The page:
Apple will enter Mac Expo in San Francisco this weekend with a financial burden round its neck that could lead to layoffs. The job losses are likely to hit Apple?s own research and development and technical staff. These were criticised by chief technical officer Ellen Hancock at a November Apple developers? conference in London for producing plans that did not lead to viable software strategies and products.
Losses are on the cards. Gil Amelio, chief executive of Apple, warned last week that turnover for the first quarter of its financial year will fall by 13 per cent to $2.01 billion, from a figure of $2.32 billion in the same period last year, and it will report an operating loss ranging from $100 to $150 million.
Yet Amelio, whose company acquired Next two weeks ago for $400 million, claimed in a public statement that his plans for Apple "remain sound", despite difficulties with shortages of Powerbooks and poor retail sales.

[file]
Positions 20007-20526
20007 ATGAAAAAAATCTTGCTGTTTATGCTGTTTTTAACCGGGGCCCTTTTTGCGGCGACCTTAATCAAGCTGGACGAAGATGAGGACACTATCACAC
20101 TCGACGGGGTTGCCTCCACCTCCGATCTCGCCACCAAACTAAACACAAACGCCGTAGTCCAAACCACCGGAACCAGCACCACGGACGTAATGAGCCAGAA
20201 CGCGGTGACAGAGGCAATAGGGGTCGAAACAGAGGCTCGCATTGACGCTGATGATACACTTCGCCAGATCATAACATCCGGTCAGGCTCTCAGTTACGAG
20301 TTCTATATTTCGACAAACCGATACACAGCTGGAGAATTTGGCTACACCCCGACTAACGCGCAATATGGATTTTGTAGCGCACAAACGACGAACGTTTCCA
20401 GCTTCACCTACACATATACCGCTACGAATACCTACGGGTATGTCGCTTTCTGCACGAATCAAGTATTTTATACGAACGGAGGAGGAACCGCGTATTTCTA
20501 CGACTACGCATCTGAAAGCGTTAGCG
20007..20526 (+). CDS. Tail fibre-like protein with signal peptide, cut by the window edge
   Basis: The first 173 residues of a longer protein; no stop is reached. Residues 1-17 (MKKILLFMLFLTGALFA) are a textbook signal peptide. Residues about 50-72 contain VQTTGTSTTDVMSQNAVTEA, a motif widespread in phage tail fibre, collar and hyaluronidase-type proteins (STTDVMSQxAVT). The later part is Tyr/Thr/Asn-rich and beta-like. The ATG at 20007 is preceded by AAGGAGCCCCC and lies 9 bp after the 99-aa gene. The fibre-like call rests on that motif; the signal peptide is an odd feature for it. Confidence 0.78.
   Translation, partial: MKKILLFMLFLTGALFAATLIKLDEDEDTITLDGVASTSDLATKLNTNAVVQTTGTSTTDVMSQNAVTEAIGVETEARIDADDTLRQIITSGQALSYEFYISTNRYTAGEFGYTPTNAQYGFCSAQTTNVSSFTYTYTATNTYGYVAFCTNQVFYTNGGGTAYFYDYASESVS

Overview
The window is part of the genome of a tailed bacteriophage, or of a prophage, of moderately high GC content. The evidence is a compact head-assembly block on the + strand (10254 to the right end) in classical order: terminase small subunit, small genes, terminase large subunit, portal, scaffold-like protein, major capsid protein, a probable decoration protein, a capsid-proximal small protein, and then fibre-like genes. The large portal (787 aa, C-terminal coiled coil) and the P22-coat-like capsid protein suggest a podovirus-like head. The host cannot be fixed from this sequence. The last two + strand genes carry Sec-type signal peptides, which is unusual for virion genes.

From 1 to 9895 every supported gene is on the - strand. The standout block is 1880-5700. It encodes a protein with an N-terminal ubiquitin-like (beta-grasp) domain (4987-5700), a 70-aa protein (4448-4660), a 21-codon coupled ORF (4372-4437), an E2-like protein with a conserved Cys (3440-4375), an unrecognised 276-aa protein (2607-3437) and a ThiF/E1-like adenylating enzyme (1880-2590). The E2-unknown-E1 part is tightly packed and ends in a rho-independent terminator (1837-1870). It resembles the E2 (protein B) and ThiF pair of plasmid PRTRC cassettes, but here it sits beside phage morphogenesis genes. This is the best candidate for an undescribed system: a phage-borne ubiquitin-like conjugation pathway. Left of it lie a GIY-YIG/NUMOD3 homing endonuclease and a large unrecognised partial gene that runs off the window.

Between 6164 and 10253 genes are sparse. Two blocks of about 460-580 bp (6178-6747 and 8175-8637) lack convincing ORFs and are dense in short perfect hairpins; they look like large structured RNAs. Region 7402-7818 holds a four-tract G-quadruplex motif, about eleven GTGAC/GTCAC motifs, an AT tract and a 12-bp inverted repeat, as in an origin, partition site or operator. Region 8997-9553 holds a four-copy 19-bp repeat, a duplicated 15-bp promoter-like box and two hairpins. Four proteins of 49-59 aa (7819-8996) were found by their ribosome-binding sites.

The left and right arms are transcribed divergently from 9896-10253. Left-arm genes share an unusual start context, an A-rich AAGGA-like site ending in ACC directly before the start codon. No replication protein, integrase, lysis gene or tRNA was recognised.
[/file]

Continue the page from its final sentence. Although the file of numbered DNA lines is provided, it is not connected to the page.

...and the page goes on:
He said: ?Our...three year strategic plan remains sound and we continue to lay the groundwork for the transformation of Apple. We need to reduce Apple?s cost infrastructure so that we can achieve break even results at a revenue level of $8 billion...and the Next acquisition will contribute to this cost reduction process.?
Amelio hinted that developers and end users could expect a merger of the Next and Apple operating systems. Steve Jobs, who was a co-founder of Apple, is expected to mastermind the complicated process. The Nextstep OS, like Windows NT, has a Carnegie-Mellon microkernel and basic compatibility with Unix.
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